Here's some articles we posted over the weekend that you don't want to miss:
- Vatican City -- A tale of competing narratives. Viganò, Vatican spokesmen dispute facts of pope meeting Kim Davis
- Michael Sean Winters offers the inside story of of Viganò and Kim Davis: Viganò's latest statement part of concerted campaign to attack papacy
- On the plane back from Dublin Aug. 26, Pope Francis told journalists that "I will not say a single word on this," the letter from Archbishop Carlo Maria Viganò. Yesterday as he resumed his early morning Masses at Casa Santa Marta, Francis said that Jesus himself showed that the best way to respond to scandal and divisiveness is to stay silent and pray.
"Yes, I'm going to be at church on Sunday. That's where I've always been." Young Catholics stay to fight for church reform in wake of scandals
A couple weeks ago, we ran an essay (The 'New Ultramontanists': Why do some Catholics fear change?) by Brian Flanagan that compared the slugfest over papal infalliblity before the First Vatican Council in 1869 and today's opposition to Pope Francis' reform agenda, noting that "in both periods, it was journalists who promoted these views with the most energy and effectiveness, rather than academic theologians or even, at first, most clerics or bishops. After reading the two articles I linked to below, I more convinced than ever that Flanagan is on to something.
Conservative media move to front line of battle to undermine Pope Francis A series of Reuters interviews that reveal a union of conservative clergy and media aimed at what papal defenders say is a campaign to weaken the reformist Francis’s pontificate.
Former Vatican ambassador’s explosive letter reveals influence of conservative Catholic media network Much like the way in which Breitbart News and Drudge Report have served as media conduits for the brand of conservative American populism led by President Trump, conservative Catholic media outlets have become power players by conveying the anti-Francis point of view, this time becoming part of the story, as well.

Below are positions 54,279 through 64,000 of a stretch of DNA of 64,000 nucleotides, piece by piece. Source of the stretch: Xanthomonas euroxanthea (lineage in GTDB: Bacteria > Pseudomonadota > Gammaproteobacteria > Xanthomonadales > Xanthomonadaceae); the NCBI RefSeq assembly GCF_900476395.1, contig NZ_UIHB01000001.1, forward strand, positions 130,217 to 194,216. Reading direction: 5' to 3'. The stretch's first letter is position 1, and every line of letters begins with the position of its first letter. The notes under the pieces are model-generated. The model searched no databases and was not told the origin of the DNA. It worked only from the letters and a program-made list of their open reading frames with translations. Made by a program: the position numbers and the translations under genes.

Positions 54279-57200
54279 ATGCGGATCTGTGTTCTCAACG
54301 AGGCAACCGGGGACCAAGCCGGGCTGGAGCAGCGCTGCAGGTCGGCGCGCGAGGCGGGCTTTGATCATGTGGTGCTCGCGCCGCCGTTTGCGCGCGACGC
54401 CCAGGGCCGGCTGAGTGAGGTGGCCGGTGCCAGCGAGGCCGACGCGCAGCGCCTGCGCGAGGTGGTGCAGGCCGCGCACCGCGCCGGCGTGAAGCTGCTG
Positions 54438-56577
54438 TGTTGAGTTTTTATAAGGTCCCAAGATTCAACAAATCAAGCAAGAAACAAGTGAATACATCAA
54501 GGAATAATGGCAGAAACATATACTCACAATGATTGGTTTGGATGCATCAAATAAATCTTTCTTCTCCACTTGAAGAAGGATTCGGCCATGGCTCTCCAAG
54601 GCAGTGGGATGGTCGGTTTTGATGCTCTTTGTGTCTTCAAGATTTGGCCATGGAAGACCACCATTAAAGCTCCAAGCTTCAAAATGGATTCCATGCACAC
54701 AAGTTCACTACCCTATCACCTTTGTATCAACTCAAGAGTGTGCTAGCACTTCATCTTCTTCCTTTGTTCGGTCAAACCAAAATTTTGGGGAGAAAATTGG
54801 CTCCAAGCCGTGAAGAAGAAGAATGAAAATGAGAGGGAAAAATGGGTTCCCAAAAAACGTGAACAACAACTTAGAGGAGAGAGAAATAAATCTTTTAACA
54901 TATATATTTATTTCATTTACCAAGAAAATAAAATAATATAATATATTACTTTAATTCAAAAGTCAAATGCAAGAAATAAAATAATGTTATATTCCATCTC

Lincoln, Nebraska -- For more than a decade, a conservative Catholic diocese in Nebraska was the only church in the U.S. that refused to participate in annual reviews of sexual misconduct that were a key reform enacted in the wake of the 2002 Boston clergy abuse scandal. Nebraska Catholic diocese rocked by old abuse allegations Is the Diocese of Lincoln paying the price for its unwillingness to change and lack of transparency?
New Jersey State Senator calls on state attorney general to empanel grand jury to investigate sexual misconduct in Catholic dioceses in New Jersey. "Given the wide scope of abuse found in Pennsylvania and the Vatican’s action against McCarrick, we must investigate now," he said.
The Buffalo, New York, Diocese has tightened security inside its Main Street headquarters, as officials try to unravel how a television reporter obtained secret clergy files. The diocese posted security guards at the doors to the headquarters, changed locks, set up a video camera and brought in a computer expert to install encryption software on email accounts.
A profile in The Jerusalem Post of the Pennsylvania state attorney general Josh Shapiro says he is rooted in a Jewish community that helped shape his values and sense of service.
And other news that we are following:
Judge Brett M. Kavanaugh will appear before the Senate Judiciary Committee today for the first day of his confirmation hearing before Congress votes on his nomination for the Supreme Court. What to Watch: The First Day of Judge Kavanaugh’s Confirmation Hearings
New York Times columnists Frank Bruni and Ross Douthat have a conversation about many things: the midterm elections, Judge Kavanaugh and at the end they discuss celibacy and the Catholic priesthood.
The political landscape for the midterm elections favors Democrats in general and women candidates in particular, a new USA TODAY/Suffolk University Poll finds, raising the prospect of significant perils for President Trump with the next Congress.
Warsaw, Poland -- The leader of Poland's conservative ruling party, whose policies have led to clashes with European Union leaders, said Sunday he wants the country to remain in the EU so it can become like western European nations "in every respect."
- Start your day inspired with daily Scripture reflections. Join NCR's sister publication, Celebration, for Daily Bread, a series of short reflections written by four authors who meet regularly to share the readings.
- Or reflect on Pencil Preaching by Pat Marrin. Every morning Pat Marrin breaks open the Word with a pencil sketch and a short meditation.
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